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6 May

Memeifying the Depp-Heard trial is a dangerous game

We’re trivialising and tribalising issues which cut deep.

By Harry Clarke-Ezzidio

Certain kinds of events entice people to come together and watch a spectacle. Moments of significant political history? Absolutely. Terror and tragedy? Sure. The defamation lawsuit between Johnny Depp and Amber Heard, however, should not be one of them. And yet yesterday evening I received a breaking news notification on my phone from a well-respected outlet, which read: “Actress Amber Heard takes the stand in defamation trial launched by ex-husband Johnny Depp – follow live here,” as though it was some kind of unmissable show everyone just had to watch. As if the subject of the lawsuit itself – allegations of domestic abuse – wasn’t difficult enough, the mainstream media and the internet’s reaction to the case has been nothing short of weird and uncomfortable.

Yet, in many ways, it’s not that surprising. I know how it’s meant to work: we’ve come to expect scandalous celebrity trials; and for news outlets, such events are a quick and easy way to generate traffic by covering them as news and by getting people – like me – to give their take. But the blockbusterisation of such trials seems to be getting out of hand. Almost every media platform you could think of on both sides of the Atlantic has been wall-to-wall live-streaming the Depp/Heard trial (which is allowed under US law) for hours on end, generating a tonne of views.

In a similarly sensational affair in October 2021, the actor Alec Baldwin was involved in an incident with a gun on a film set that led to the death of the cinematographer Halyna Hutchins, while the director Joel Souza was injured. The endless news coverage was topped by a “trailer” from US broadcaster ABC (complete with dramatic piano and strings, as well as inserts to let viewers know that Baldwin was “speaking out”), which noisily promoted an exclusive interview about an incident that left a wife and mother dead.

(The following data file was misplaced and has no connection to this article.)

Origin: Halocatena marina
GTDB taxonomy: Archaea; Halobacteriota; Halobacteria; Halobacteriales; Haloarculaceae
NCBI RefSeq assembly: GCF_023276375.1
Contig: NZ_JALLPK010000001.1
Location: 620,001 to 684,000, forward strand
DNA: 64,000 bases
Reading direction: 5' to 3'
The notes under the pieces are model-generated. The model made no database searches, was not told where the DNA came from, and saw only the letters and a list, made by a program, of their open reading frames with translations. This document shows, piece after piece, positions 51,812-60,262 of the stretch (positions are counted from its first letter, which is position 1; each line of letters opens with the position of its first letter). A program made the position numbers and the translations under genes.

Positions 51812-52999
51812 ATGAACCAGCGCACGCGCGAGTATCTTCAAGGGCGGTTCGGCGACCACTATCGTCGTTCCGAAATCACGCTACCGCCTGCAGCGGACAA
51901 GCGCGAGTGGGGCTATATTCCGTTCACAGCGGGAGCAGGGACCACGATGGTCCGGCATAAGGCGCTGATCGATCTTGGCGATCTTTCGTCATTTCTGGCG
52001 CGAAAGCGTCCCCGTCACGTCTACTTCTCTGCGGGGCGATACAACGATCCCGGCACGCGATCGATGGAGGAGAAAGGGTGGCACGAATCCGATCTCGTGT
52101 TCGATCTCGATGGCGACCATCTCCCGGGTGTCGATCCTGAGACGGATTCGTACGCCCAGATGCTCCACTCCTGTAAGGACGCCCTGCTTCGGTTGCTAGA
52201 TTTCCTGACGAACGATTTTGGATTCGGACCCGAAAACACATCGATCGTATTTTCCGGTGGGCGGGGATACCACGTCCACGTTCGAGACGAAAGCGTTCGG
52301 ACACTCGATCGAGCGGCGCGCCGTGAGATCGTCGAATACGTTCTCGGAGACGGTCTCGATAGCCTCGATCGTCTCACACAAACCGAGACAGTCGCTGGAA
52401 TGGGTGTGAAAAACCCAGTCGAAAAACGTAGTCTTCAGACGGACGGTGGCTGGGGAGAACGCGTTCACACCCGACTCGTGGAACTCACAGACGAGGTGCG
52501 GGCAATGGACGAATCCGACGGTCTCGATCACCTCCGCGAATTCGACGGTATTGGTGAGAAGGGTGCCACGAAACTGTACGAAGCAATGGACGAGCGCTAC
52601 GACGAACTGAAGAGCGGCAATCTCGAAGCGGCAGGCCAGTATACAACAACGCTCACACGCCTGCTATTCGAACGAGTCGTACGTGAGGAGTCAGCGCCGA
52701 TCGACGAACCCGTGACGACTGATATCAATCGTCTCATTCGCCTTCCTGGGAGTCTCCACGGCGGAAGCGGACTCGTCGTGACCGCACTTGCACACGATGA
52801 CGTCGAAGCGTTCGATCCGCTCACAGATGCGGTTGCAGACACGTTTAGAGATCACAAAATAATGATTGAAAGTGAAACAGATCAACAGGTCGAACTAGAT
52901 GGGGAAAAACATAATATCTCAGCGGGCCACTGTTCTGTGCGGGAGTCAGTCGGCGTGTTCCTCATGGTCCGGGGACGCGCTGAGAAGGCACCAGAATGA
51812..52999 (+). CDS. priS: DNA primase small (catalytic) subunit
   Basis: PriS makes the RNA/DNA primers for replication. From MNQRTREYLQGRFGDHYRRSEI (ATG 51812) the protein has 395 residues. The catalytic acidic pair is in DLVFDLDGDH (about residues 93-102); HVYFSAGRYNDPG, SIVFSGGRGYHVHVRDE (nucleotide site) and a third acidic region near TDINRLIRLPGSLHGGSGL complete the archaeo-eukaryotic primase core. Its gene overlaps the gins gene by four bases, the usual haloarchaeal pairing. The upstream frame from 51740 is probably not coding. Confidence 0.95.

The fire-stoking in the Depp case, however, appears to have encouraged various sections of the internet to give similarly strange responses, something particularly discomfiting when domestic and sexual assault allegations are being made. You don’t have to search very hard on YouTube or TikTok to find a number of compilations – made by those who are supposedly on Depp’s side – that demonstrate the problem. Various videos, titled with variations of how Depp “owns” or is “savage” in court when responding to Heard’s legal team, fill the platform: deep-fried, memeified and fully “based”.

Depp himself, whether he’s playing to the crowd or not, has also cultivated a following – consisting of a surprisingly large number of women – backing him and villainising his ex-wife, Amber Heard. Any “truth” in this case, other than them having had a toxic relationship, is hard to see, and inevitably there is a lot of “he said, she said” testimony. But that hasn’t stopped hordes of people from supporting Depp (arguing that evidence supporting Heard’s alleged culpability was not allowed to be brought to trial).

People will say “The internet’s always been like this”, or even “Well you remember the OJ trial, right?” This is true: media sensationalism and the internet’s dark humour is nothing new. But I fear that the brazen coverage and dismissive attitude towards the allegations of abuse and assault in the Depp/Heard trial – exemplified by memes and chaotic TikToks – may form a new and concerning template for how public opinion is formed: one based on borderline tribalism, lacking in nuance and critical thinking.

For all the noise, it’s important to remember that domestic abuse is extremely prevalent across society. If people’s flippant and dismissive reactions to these allegations are a sign of things to come, it could have serious ramifications for vulnerable people who do not have the voice – or fandom – of a Hollywood star.

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